FC: Governments worldwide are moving to neutrality in provision of public services where they are funding publicly but providing services through a mix of public and private providers. Do you agree with this?
JM: Governments, as you say, across the world are doing that. Even here in Canada, Saskatchewan and Manitoba and the Atlantic provinces are becoming a minority. If you look at British Columbia, Alberta or Ontario and Quebec, the largest provinces, they have explicitly said that, for example, in health care they support private clinics as a way to make the system more efficient than it has been. And, I think, that is the way of the future and that Manitoba and Saskatchewan are going to have to change. The problem in those two provinces is the relationship with the public sector unions so it is very difficult for those governments to say that we are going to open up the delivery..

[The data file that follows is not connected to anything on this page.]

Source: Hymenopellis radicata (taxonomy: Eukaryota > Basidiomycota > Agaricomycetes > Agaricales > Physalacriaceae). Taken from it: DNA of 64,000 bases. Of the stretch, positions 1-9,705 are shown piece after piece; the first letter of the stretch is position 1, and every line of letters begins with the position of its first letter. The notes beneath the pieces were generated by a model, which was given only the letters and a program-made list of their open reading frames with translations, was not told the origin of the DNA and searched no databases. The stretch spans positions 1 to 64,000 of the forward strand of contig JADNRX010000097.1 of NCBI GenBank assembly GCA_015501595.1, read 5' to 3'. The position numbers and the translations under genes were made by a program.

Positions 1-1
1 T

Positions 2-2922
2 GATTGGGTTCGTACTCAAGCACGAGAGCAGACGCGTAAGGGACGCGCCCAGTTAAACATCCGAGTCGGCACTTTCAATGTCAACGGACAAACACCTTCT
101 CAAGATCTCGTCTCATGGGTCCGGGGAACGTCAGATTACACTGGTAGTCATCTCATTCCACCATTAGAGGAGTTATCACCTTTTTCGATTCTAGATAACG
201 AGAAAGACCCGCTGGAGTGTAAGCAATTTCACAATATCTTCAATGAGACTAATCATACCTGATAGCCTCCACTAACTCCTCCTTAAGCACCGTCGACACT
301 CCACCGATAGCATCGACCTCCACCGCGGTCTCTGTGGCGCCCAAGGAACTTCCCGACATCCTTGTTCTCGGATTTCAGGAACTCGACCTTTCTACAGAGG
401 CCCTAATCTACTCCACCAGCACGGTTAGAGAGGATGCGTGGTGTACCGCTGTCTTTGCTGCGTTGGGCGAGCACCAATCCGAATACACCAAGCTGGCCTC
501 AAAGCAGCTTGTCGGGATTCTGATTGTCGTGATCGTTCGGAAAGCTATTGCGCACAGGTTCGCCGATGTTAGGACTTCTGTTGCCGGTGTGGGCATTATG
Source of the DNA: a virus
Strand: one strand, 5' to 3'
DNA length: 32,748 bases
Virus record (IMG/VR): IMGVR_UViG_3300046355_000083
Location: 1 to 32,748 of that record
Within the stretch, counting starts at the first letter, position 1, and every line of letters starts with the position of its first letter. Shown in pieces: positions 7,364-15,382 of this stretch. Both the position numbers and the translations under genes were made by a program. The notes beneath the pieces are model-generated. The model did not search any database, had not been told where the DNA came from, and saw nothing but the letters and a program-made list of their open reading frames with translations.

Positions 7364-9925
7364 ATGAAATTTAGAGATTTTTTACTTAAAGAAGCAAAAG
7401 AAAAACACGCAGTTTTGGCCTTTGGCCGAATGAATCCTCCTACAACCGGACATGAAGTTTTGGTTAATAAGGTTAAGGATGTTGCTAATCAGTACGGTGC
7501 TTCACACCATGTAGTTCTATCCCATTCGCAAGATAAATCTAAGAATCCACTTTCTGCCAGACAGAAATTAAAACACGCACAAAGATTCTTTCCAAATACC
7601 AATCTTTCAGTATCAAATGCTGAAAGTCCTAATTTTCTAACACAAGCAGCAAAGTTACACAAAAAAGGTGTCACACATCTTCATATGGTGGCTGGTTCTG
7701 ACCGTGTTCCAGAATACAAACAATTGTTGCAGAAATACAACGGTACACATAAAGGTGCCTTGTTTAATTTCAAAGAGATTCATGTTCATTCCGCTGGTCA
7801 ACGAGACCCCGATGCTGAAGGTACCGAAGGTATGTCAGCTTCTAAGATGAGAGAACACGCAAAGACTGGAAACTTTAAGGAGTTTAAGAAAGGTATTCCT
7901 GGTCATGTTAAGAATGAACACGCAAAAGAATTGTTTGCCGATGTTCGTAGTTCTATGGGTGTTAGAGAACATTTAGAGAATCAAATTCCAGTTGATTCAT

FC: How do you deal with that?
JM: Well, it’s very difficult because NDP governments rely heavily on the unions – I saw that a lot when I was in government. The government is just going to have to say in health care, for example, one of the biggest cost drivers are public sector salary settlements. In some cases such settlements are necessary because of shortages of skilled people, but in other cases dramatic wage increases result from union bargaining power. Governments will have to say that there is going to be competition and so, if unions are going to continue to demand top dollar, governments are going to have to say we will open it up to other means of delivering those services.